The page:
15:42 Some of the dean's weather. I think that they have and that was the initial plan that we were moving in that direction, but then things happened to go up there. So then we kind of groups and said well, maybe we can put it in studio away in the main TV studio where the 4th at educational prefer. Our program was him CJ. Then we had several meetings about that and that didn't work as that's when we really started scrounging around and then the deal materialized to come here and actually that turned out to be the best because the city had this huge empty.

16:35 Building them the Met Museum went bankrupt and they needed to have somebody in here. So yeah that the mat went bankrupt and the city had guaranteed their loan to renovate the building cuz the buildings are almost a hundred years old now the whole night 22 as I'm home of the Fresno Bee but then was in the Metropolitan Museum for I think close to thirty years till they closed. But yeah, the timing was just right right you guys were looking for a spot in the city needed a tenant.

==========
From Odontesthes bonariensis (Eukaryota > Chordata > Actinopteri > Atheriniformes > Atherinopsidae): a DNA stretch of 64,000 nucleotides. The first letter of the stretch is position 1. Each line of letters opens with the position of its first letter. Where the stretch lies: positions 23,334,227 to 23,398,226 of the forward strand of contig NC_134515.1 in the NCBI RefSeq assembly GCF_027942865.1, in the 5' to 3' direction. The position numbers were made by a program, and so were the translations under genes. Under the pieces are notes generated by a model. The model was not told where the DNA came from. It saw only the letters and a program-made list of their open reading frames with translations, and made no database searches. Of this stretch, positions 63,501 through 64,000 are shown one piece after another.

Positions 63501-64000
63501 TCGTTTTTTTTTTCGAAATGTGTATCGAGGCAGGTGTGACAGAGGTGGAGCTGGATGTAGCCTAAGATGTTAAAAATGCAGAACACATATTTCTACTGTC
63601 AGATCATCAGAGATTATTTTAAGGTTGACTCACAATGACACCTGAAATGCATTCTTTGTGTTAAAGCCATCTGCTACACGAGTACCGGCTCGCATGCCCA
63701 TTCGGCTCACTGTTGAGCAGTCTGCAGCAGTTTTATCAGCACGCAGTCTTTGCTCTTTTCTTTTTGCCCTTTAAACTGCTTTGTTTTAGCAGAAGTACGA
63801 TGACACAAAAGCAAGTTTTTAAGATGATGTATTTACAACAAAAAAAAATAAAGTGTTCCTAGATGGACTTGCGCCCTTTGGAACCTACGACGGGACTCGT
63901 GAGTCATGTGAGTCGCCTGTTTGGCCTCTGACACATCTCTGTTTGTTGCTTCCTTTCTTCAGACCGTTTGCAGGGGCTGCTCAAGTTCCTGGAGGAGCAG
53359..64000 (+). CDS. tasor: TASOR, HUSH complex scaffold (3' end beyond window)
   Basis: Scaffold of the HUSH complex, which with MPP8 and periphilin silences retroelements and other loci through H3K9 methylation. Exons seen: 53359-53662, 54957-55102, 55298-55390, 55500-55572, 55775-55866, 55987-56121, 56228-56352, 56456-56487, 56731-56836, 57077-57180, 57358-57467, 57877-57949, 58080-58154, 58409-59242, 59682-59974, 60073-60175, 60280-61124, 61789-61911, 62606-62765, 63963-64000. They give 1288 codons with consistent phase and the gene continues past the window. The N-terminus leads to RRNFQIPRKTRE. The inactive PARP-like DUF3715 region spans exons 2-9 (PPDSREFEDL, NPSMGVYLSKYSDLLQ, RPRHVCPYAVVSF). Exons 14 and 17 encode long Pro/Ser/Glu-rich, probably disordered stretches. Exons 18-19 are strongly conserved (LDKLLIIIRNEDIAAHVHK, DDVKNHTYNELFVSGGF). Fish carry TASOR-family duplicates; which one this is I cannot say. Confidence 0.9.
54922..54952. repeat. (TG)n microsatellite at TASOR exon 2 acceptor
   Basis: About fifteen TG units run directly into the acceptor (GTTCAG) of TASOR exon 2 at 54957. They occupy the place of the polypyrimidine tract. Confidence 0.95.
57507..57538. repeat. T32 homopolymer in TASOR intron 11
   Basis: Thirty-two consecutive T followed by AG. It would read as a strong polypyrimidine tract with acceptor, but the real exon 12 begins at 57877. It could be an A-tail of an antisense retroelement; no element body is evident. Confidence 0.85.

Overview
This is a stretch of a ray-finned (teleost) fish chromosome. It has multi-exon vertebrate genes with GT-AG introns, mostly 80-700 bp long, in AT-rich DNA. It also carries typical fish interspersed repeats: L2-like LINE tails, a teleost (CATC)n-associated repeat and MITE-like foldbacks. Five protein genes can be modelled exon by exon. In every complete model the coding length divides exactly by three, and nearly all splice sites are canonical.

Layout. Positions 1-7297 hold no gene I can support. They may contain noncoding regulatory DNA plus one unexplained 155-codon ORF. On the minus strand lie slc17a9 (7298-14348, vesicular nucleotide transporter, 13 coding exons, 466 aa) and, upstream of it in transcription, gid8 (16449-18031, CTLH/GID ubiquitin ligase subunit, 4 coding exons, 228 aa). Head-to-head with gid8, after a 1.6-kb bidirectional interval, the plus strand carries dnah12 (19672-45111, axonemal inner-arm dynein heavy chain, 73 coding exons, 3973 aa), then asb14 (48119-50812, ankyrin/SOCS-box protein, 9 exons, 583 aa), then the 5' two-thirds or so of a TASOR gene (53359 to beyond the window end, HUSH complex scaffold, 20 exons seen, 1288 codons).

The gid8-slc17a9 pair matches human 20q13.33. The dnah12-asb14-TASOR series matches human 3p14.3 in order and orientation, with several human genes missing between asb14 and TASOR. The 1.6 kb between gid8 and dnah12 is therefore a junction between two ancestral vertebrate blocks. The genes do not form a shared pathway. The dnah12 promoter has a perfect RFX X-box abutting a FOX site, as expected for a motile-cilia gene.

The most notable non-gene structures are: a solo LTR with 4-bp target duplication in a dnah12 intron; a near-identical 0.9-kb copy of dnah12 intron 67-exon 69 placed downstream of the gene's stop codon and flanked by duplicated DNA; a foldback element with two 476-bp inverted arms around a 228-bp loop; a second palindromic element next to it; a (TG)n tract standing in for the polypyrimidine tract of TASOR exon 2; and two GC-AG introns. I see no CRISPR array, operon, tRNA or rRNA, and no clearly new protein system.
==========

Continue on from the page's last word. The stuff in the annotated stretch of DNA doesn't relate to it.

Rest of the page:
17:18 In some of the things I asked them for ask the city for in the back of my mind how it was going to be crazy to give us this and they did because they really wanted to send herself. It was a financially a really good deal and it got us off and running them. My first exposure to the building was I think of November night at I know I came across the street from Valley PBS.

17:53 And I had gotten the key to this side door and it was already getting dark. So it must have been five issue clock in the afternoon and I walked in and I went up the stairs and

18:10 The first look at it. You think I know this isn't going to work is too many walls, but the walls would come tumbling down, but I'm in there and it's starting to get dark and I'm all by myself in this huge building and I hear this.

18:27 Oh crap, I'm dead somebody on here. They're going to kill me. But we had a freight elevator that had a mechanical mind of its own and every once in a while later. Just move 6 in.

18:49 But that's how it is a little disconcerting. We are all alone in the building and I are stuck in Pine two floors and there's still two floors above us and one below and you know, the top floors are just beautiful and a beautiful panoramic view of the city now. Maybe we can move on to something up there and use that space maybe Sunday we can but we the plan was

19:24 That we wanted to make CMAC affordable right to everyone.

19:31 And so the board of directors